Chuffed to tea breaks. That is the only way to describe it.
I am of course speaking about my latest acquisition from a junk shop.
Two Chess Coasters 20p each.
Mrs GP will be pleased as I’m always leaving rings on the furniture around
the house. Previously the thought of using coasters to me seemed snobby.
Infact anything BUT a coaster was coaster and as I’m always surrounded
by chess books all my books have coffee rings on them.
Not anymore. I am now a coaster man.
Speaking of chess books, I found nesting between two chess books a November
1975 British Chess Magazine. I can build a whole blog around this mag.
It’s quite topical.
A lot of people were complaining about the draws in the Anand - Gelfand match.
At the 1975 Alexander Memorial Tournament, Ritson Morry wrote that the
spectators were actually booing and jeering at the GM’s for their draws.
This is the results for round 5 .
He then adds this as a warning to the GM draw habit:
“Unfortunately for the chess world it’s fans are remarkably orderly and peace loving
souls and it’s organisers are dedicated people willing to do a lot of hard work for
nothing to raise cash for appearance fess, prizes money and hotel bills.
If, one day, the organisers got together and decided not to finance any more tournaments
chess masters would doubtless feel that they have been badly treated and wrongly
deprived of their livelihoods.
They would do well to remember that even geese who lay golden eggs can
suddenly become inexplicably barren.”
Topical point two.
On RHP we often read in the forums about players complaining because
they won’t resign in totally lost positions.
This one would have produced a ‘Why Did He Resign’ thread.
This position from the same tournament as above appeared.
It is Smyslov v Bronstein. Black has just played 19…Bd3!
One of the draws? No. Smyslov resigned!
You have to pity the spectators at this event.
Loads of GM draws and now suddenly a resignation that had to be explained to them.
It is a deep resignation but it is genuine. Two forcing lines.
A lot of us have been watching the Anand - Gelfand match getting the moves
from Moscow as they happen. In this super tech age we can get the games from
practically any tournament in the world within a few hours of them being played.
No excuse then for a professional player walking into a TN played a few weeks
or months before.
Not so in 1975.
If you never had the tournament bulletin (and not all tournaments produced them)
then the top dogs had to wait six months for the relevant Informator to come out
and then lock yourself away to catch up on what was being played.
But first you had to get one, They were pretty expensive. Failing that borrow one.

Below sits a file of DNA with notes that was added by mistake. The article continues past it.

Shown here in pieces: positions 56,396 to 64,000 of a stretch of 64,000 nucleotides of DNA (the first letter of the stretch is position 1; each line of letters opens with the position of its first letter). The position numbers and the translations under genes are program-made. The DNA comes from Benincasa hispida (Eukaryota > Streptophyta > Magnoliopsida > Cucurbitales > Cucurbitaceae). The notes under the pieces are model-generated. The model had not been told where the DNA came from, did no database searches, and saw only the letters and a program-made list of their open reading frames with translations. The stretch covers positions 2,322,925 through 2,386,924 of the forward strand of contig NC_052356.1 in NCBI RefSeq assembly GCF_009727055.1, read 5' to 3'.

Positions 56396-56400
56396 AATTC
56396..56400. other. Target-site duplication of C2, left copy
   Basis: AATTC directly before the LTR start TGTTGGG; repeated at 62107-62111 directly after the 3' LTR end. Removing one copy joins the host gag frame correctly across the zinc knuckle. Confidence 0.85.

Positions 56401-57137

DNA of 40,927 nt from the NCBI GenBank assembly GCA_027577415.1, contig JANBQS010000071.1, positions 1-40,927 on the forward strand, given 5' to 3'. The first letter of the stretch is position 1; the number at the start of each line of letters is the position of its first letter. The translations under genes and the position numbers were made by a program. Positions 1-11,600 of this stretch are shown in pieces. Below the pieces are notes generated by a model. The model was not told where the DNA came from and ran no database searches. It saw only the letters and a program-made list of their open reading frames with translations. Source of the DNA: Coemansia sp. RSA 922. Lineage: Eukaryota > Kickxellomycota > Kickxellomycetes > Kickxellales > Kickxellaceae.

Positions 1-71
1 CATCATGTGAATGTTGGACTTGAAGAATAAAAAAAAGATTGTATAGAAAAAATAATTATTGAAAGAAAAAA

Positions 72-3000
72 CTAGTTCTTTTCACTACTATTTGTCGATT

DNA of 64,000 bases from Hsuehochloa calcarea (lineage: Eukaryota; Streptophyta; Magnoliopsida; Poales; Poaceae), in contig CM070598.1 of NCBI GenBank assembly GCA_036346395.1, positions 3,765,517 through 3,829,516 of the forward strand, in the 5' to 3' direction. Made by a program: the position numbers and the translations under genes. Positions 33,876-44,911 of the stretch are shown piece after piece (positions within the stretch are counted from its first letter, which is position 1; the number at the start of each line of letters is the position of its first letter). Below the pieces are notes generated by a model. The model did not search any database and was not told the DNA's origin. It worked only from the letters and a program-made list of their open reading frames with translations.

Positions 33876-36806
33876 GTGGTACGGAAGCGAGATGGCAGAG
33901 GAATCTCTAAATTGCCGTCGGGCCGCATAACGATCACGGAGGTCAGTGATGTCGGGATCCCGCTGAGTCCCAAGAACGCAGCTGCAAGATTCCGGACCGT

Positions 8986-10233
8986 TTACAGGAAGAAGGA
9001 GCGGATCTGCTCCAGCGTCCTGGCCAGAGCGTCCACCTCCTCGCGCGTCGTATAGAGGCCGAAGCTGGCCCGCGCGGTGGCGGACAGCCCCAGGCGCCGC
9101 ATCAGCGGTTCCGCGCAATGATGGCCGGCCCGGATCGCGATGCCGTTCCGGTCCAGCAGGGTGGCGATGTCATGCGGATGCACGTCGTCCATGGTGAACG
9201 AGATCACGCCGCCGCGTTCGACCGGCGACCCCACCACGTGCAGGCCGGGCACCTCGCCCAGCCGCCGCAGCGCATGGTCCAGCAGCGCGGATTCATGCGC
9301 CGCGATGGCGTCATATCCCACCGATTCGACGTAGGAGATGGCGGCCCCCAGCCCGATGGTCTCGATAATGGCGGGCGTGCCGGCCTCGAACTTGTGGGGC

My mate Mark Condie reminded me the other day about a players called
Anand knocking on his hotel door to borrow Mark’s Informator.
Mark beat Anand in their encounter. The game is in Rampant Chess…
(No more plugs for that book….Russ.)
…it’s on page 30 with notes by Keith Ruxton.
So what was reported in the Nov ’75 BCM was not all that uncommon.
Gligoric - Smejkal, Milan 1975
Gligoric had picked up a tournament bulletin from the 1975 Russian Zonals
and he followed Balashov - Tukmakov game played just a few weeks previously.
Smejkal never knew of the game. This is what happened.
(again note the topical theme - this is a Grunfeld at the time of writing
there have been three Grunfeld’s in the Anand - Gelfand match).
I’m going to hand you to Ernie for a minute.
Hi greenpawn has given me a 1975 BCM and said I have to show this
study that is in it because it has good practical endgame ideas.
Georgiv 1936. White to play and win.
To complete this piece on double Knight pawns in Rook endings
we have to see this idea.
An RHP player missed the above stalemate pattern.
CryptoKey - Luck RHP 2007 - White to play.
Without thinking White played 53.b8=Q and that was stalemate.
He should have taken a Rook.
Hi, greenpawn gave me a 1975 BCM to look at but it’s cwap.
(cwap?…what kind of a word is cwap?….greenpawn)
Cwap. Cwap…….I’m a duck.
Weaker players till their experience builds up relay on principles
and rules of thumb rather than calculation.
Game four of the Anand - Gelfand match threw up a perfect example where
I could see a weaker player possibly being lured into a mistake.
Black (Anand) to played 27...h5. The Queens were swapped and the
game was drawn 7 moves later.
A weaker player doing surface analysis may just stumble into
27...Nxg4 28.Qxd8 Rxd8 29.hxg4 Rd2.
The principles our weaker player followed, and there are three of them.
(often just one is needed to induce a blunder.)
* Swapping a Knight for a Bishop.
* Doubling a pawn.
* Getting a Rook to the 7th.
The first two are very common for triggering off tactical and positional blunders.
Our lad has totally missed after 27....Nxg4 28 Re8+ wins the Black Queen.
Weaker players who spotted the 28.Re8+ shot may be at that very dodgy stage where
their looking deeper skills have not yet fully developed and may still go for 27...Nxg4
because the Knight covers h2 and the White Rook is off the back rank.
So having this pattern in their mind.
They play 27...Nxg4 confident of getting a back rank mate.
When the position appears in front of them…
…they rub their eyes in disbelief and resign.
We close with 3 positions from gregsflat - nonkel RHP Ch 2012
We join the game with White ready to crown his attack with a win.
White missed it and a few moves later we arrived here with Black to play.
See anything? (answer at bottom.)
Next here is a Queen and Rook using the Weave Pattern to mate a King.
We are still in the gregsflat - nonkel game. Black to play missed this.
So remember this? Black to play.
Black missed 29 Nb5!
Amazingly the White Queen is trapped. She has no free squares.
The thread accompanying this blog is Thread 146752